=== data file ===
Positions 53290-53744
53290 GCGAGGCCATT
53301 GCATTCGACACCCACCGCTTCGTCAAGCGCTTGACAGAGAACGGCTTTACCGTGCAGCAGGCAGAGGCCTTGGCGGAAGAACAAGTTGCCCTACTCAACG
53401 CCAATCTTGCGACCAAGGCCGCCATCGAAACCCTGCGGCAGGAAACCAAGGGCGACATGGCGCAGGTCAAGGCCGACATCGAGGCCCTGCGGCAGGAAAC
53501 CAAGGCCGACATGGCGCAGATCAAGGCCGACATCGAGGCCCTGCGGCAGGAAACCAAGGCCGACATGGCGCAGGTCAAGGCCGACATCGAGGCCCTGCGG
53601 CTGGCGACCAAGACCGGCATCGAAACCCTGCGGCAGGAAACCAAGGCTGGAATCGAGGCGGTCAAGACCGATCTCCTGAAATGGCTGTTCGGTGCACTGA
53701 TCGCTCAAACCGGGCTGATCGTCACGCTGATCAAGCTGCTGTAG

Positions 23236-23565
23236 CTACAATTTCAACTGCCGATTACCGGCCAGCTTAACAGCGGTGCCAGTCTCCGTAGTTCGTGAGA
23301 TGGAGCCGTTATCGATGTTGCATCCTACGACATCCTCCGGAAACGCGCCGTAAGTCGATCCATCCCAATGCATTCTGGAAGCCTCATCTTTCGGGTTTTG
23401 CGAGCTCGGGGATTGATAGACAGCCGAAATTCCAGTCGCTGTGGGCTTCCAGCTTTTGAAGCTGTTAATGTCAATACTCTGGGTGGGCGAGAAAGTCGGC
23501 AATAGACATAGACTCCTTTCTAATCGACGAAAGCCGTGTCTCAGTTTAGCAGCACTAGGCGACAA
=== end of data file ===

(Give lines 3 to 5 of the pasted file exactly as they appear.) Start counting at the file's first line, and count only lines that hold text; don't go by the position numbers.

53301 GCATTCGACACCCACCGCTTCGTCAAGCGCTTGACAGAGAACGGCTTTACCGTGCAGCAGGCAGAGGCCTTGGCGGAAGAACAAGTTGCCCTACTCAACG
53401 CCAATCTTGCGACCAAGGCCGCCATCGAAACCCTGCGGCAGGAAACCAAGGGCGACATGGCGCAGGTCAAGGCCGACATCGAGGCCCTGCGGCAGGAAAC
53501 CAAGGCCGACATGGCGCAGATCAAGGCCGACATCGAGGCCCTGCGGCAGGAAACCAAGGCCGACATGGCGCAGGTCAAGGCCGACATCGAGGCCCTGCGG